James Fenimore Cooper
James Fenimore Cooper (September 15, 1789 – September 14, 1851) was a prolific and popular American writer of the early 19th century. His historical romances of frontier and Indian life in the early American days created a unique form of American literature. He lived most of his life in Cooperstown, New York, established by his father William. Cooper was a lifelong member of the Episcopal Church and in his later years contributed generously to it. He attended Yale University for three years but was expelled for misbehavior. Before embarking on his career as a writer he served in the U.S. Navy as a Midshipman which greatly influenced many of his novels and other writings. He is best remembered as a novelist who wrote numerous sea-stories and the historical novels known as the Leatherstocking Tales. Among naval historians his works on early U.S. naval history have been widely received but were sometimes criticized by Cooper's contemporaries. Among his most famous works is the Romantic novel The Last of the Mohicans, often regarded as his masterpiece.
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... James Fenimore Cooper Middle School (Cluster 1 Grades 7-8, website), in McLean, is a public school established in 1962 and named after the author James Fenimore Cooper ... Cooper serves the communities of McLean and Great Falls as well as certain parts of Vienna, Reston and Herndon ... Another program at Cooper is Mobile Team Challenge, an experiential team-building low ropes course designed to support the learning and emotional environment for the students ...
... James Fenimore Cooper Middle School (Cluster 1 Grades 7-8, website), in McLean, is a public school named after the author James Fenimore Cooper ... Run, Churchill Road, and other elementary schools come to Cooper for middle school ... Cooper Middle's principal is Arlene Randall ...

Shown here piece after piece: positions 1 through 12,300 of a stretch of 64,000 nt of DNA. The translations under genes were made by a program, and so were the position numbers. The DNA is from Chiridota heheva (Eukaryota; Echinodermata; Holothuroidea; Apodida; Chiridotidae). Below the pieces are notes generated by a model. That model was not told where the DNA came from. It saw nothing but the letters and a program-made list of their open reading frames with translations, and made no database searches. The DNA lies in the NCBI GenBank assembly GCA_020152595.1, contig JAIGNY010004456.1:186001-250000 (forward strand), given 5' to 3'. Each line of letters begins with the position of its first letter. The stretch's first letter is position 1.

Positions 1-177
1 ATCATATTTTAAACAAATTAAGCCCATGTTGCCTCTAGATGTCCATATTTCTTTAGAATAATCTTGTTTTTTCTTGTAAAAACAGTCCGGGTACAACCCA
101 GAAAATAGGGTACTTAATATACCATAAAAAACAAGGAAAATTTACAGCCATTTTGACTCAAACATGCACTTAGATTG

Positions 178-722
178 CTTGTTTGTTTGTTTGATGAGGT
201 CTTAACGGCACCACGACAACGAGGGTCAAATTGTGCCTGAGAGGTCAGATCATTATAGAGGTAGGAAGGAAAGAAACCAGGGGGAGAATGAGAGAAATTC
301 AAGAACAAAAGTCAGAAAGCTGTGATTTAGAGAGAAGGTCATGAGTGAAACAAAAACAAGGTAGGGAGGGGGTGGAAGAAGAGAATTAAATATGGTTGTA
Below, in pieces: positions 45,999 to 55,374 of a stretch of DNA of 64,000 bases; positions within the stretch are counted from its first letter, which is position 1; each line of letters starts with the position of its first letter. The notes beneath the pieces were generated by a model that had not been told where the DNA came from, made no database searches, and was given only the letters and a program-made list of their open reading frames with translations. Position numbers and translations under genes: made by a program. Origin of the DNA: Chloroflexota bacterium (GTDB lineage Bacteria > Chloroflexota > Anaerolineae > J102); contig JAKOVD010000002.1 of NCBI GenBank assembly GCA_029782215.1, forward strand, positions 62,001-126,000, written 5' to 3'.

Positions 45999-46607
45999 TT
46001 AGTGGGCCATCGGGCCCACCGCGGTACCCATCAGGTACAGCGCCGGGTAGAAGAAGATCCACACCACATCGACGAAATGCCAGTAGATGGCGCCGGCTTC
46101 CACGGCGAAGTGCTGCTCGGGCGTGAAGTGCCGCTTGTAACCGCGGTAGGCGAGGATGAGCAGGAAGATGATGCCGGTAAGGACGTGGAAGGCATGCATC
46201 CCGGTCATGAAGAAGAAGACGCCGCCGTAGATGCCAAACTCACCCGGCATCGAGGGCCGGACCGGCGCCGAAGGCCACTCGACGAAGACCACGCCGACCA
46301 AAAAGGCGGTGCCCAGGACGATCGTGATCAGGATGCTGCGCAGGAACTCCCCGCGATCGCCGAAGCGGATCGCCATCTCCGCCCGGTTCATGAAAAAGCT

... Dumas, père 4 August 1942 The Last of the Mohicans James Fenimore Cooper 5 September 1942 Moby Dick Herman Melville 6 October 1942 Tale of Two Cities Charles Dickens ... Bulwer-Lytton 36 Typee Herman Melville 37 The Pioneers James Fenimore Cooper 38 The Adventures of Cellini John Addington Symonds 39 Jane Eyre Charlotte Brontë 40 Mysteries (The Pit ... Crane 99 Hamlet William Shakespeare 100 Mutiny on the Bounty Charles Nordhoff James Norman Hall 101 William Tell Frederick Schiller 102 The White Company Arthur Conan Doyle 103 Men Against the Sea ...
... James Fenimore Cooper began a series of stories featuring the characters Hawkeye and Chingachgook. 100 years earlier than the year James Fenimore Cooper was writing it ... In 1843 the transatlantic author Henry James was born ...
... Works by James Fenimore Cooper Date Title Subtitle Genre Topic, Location, Period 1820 Precaution novel England, 1813–1814 1821 The Spy A Tale of the Neutral Ground novel Westchester County ... Switzerland, Alps, 18th century 1834 A Letter to His Countrymen politics Why Cooper temporarily stopped writing 1835 The Monikins novel Antarctica, aristocratic ... York, 1763–1776 1843 Ned Myers or Life before the Mast biography of Cooper's shipmate who survived an 1813 sinking of a US sloop of war in a storm 1844 Afloat and Ashore or The Adventures of Miles Wallingford ...
Famous quotes containing the words fenimore cooper, cooper, james and/or fenimore:
“Slavery is no more sinful, by the Christian code, than it is sinful to wear a whole coat, while another is in tatters, to eat a better meal than a neighbor, or otherwise to enjoy ease and plenty, while our fellow creatures are suffering and in want.”
—James Fenimore Cooper (17891851)
“Humanity from the first has had its vultures and sharks, and representatives of the fraternity who prey upon mankind may be expected no less in America than elsewhere. That this virulence breaks out most readily and commonly against colored persons in this country, is due of course to the fact that they are, generally speaking, weak and can be imposed upon with impunity. Bullies are always cowards at heart ...”
—Anna Julia Cooper (18591964)
“When the Revolutionaries ran short of gun wadding the Rev. James Caldwell ... broke open the church doors and seized an armful of Watts hymnbooks. The preacher threw them to the soldiers and shouted, Give em Watts, boysgive em Watts!”
—For the State of New Jersey, U.S. public relief program (1935-1943)
“Individuality is the aim of political liberty. By leaving to the citizen as much freedom of action and of being, as comports with order and the rights of others, the institutions render him truly a freeman. He is left to pursue his means of happiness in his own manner.”
—James Fenimore Cooper (17891851)